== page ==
A mother, who started hunting when she was a child, said she plans to get her daughter, four, involved too despite backlash from online trolls.
Jesica Murphy, 23, from Raglan, New Zealand, has received numerous comments on her Instagram page dedicated to hunting from people who are outraged by her passion.
And the stay-at-home mother, who is getting her daughter Lyla into the activity, has been warned her child is ‘going to be a murderer or an assassin’.
Jesica Murphy, 23, from Raglan, New Zealand, (pictured) was told by trolls on her Instagram page that her daughter Lyla, four, would ‘become a murdered or an assassin’ because she takes her on hunting trups
Despite the backlash she has received from trolls online, Jesica has been taking Lyla along on her trips and the pair often pose for pictures with their catches together
After weeks of non-stop asking, Jesica’s stepdad Brendan, 40, began taking her hunting every week when she was just four-years-old.
This soon became a routine and Jesica then began hunting alongside her grandfather Ray Crake, 70, as well.
Now, Jesica is hoping to do the same for her daughter Lyla who loves to accompany her on shooting trips – taking on deer, magpies, possums, and rabbits.
The doting mother is able to teach Lyla where her meat comes from and how to respect wildlife as a food source.
While many people have supported her content on Instagram and commended her for being a role model to the younger generations, others are not convinced.
Some called her a ‘murderer’ or told her to ‘bathe in your own mother’s blood.’ Some have even told Jesica she’s raising Lyla to be a ‘murderer or assassin.’
Jesica started off hunting when her stepdad Brendan, 40, began taking her hunting every week when she was just four years old
The mother-of-one wants to teach her daughter where her meat comes from and how to respect wildlife as a food source
Lyla often accompanies her mother on shooting trips – taking on deer, magpies, possums, and rabbits
In these situations, she said she tries to explain the benefits of her lifestyle, comparing her free-range meat to mass-produced caged meat available from most supermarkets – but in many cases, she doesn’t respond at all.
And it is not just her daughter getting involved. Jesica has started teaching other children how to hunt who might not ordinarily have access to such outdoor activities.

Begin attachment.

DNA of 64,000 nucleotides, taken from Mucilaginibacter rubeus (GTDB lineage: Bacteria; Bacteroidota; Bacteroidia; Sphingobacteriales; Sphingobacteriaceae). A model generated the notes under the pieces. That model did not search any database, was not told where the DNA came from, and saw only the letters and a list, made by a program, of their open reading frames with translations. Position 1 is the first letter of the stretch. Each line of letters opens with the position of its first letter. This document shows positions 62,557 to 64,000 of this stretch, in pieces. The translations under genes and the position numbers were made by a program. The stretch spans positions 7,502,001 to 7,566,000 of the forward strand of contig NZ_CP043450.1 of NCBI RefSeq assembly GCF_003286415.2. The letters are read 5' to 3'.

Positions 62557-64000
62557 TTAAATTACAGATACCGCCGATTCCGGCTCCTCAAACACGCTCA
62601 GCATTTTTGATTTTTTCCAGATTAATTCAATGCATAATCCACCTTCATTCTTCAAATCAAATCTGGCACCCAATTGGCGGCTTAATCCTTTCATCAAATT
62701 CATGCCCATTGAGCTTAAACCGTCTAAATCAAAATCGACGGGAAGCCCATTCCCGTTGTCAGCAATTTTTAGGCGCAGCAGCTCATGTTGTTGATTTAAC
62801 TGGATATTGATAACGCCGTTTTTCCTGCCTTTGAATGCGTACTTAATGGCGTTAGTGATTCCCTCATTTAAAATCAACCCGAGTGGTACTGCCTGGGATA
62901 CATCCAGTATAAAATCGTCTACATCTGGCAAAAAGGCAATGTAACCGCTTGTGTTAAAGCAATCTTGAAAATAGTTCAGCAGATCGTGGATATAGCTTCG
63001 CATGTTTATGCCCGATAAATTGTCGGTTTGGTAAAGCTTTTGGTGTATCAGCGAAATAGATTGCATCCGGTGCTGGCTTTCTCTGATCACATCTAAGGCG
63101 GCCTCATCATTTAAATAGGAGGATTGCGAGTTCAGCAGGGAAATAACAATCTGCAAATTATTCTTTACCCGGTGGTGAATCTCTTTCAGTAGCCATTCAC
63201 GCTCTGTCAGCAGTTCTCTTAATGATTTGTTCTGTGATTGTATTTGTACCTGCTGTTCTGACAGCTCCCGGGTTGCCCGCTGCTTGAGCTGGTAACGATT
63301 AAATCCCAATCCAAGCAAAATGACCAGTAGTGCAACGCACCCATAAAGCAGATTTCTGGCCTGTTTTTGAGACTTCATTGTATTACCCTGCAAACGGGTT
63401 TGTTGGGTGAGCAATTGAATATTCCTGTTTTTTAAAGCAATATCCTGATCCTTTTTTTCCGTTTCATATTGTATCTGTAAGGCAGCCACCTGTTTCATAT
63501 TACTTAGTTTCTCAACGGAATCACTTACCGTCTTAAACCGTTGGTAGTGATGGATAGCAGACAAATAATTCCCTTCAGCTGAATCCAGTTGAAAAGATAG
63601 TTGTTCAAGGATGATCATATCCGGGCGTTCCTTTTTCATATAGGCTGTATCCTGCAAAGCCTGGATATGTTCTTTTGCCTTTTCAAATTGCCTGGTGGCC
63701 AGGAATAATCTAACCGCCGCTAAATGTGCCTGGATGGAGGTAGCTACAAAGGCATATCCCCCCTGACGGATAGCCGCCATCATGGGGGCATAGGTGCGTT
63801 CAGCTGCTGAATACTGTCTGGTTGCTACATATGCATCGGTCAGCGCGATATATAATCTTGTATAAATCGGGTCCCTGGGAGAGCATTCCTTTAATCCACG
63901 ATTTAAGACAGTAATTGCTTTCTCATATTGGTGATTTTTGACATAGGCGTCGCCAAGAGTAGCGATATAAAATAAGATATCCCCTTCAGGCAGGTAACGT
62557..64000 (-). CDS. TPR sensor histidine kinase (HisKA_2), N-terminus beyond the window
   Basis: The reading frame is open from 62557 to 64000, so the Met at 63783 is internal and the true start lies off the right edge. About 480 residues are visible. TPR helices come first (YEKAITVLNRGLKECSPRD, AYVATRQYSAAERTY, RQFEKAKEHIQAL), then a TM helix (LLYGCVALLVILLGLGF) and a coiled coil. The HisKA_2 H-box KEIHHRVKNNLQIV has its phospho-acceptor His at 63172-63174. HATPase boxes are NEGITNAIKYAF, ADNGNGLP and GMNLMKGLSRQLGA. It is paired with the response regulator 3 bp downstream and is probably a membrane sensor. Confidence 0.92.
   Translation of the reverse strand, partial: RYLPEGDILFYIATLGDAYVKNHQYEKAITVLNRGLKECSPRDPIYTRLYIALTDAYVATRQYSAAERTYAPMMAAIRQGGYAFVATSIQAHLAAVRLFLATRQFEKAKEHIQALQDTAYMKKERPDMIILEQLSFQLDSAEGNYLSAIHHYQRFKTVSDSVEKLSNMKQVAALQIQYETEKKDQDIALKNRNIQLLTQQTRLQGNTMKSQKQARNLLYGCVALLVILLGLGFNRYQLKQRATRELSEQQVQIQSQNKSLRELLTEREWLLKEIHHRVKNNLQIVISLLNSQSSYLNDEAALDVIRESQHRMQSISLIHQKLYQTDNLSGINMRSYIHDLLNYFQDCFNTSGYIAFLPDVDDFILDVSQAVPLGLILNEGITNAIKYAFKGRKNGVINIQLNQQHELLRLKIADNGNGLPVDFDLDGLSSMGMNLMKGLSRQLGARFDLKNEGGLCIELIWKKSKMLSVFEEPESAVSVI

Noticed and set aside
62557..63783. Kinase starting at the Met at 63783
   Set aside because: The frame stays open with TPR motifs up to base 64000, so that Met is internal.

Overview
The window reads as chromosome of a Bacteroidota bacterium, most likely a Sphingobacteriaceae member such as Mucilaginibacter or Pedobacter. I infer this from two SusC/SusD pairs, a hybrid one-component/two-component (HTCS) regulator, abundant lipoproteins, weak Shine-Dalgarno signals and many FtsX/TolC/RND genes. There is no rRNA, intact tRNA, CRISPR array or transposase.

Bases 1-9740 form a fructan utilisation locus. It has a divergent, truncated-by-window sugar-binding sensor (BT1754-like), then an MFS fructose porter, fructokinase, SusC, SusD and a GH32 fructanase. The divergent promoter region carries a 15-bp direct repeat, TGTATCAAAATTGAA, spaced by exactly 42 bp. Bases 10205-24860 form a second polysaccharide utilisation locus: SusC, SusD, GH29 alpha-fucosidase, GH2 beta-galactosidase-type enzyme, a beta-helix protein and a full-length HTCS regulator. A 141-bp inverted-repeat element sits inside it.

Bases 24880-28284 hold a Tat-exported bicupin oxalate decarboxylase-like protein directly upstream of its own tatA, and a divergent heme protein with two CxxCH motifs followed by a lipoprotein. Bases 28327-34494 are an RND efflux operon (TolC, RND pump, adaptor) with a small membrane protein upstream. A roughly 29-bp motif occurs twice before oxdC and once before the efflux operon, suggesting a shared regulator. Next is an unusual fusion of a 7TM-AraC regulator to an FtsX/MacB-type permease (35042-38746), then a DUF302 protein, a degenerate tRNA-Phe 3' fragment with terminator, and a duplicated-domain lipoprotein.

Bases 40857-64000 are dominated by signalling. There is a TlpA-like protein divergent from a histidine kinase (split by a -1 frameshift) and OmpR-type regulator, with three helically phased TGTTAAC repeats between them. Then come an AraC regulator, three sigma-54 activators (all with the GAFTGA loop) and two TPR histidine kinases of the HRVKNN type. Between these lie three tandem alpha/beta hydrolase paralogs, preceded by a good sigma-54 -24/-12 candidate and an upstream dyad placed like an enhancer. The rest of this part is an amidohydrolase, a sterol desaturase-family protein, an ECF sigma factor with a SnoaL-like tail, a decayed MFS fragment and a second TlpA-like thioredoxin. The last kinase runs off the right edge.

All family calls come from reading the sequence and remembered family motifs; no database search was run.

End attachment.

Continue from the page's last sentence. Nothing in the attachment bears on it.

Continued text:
She hopes to educate others on the benefits of organic meat whilst teaching them how to respect nature.
Jesica now begins her hunts just before daybreak accompanied by her dogs which she uses to track and catch her prey – usually pigs – and then she will arrive to finish the hunt.
She says being surrounded by nature allows her to reset mentally and eases her stress.
If the hunt is successful, she will transport the meat to a chiller to set for a few days and then the animal is skinned and cut up and the resulting meat is used to feed the family.
Jesica’s hunts begin at daybreak accompanied by her dogs which she uses to track and catch her prey before she finishes the hunt
Anything she successfully hunts is transported to a chiller to set for a few days and then the animal is skinned and cut up
While many people have supported her content on Instagram and commended her for being a role model to the younger generations, others weren’t so convinced
If Jesica has excess, she donates it to those in need because the meat is both organic and free-range.
To date, the biggest animal she has hunted was a bull tahr, which can weigh up to 300-pounds at full adult size, on New Zealand’s South Island.
Unfortunately, sometimes Jesica’s petite frame can often be a hindrance when it comes to big game.
On one occasion, she fractured her spine and sprained her hip from transporting a 99lb pig when she was just 12.
Jesica said: ‘Most mornings begin early in the morning just as daybreaks. It’s always cold, but the air is so fresh. We get up to a hot cuppa, let the dogs out, and load up into our Utes.
‘Once we get to where we’re hunting, we put tracking gear on the dogs and search for sign of the pigs.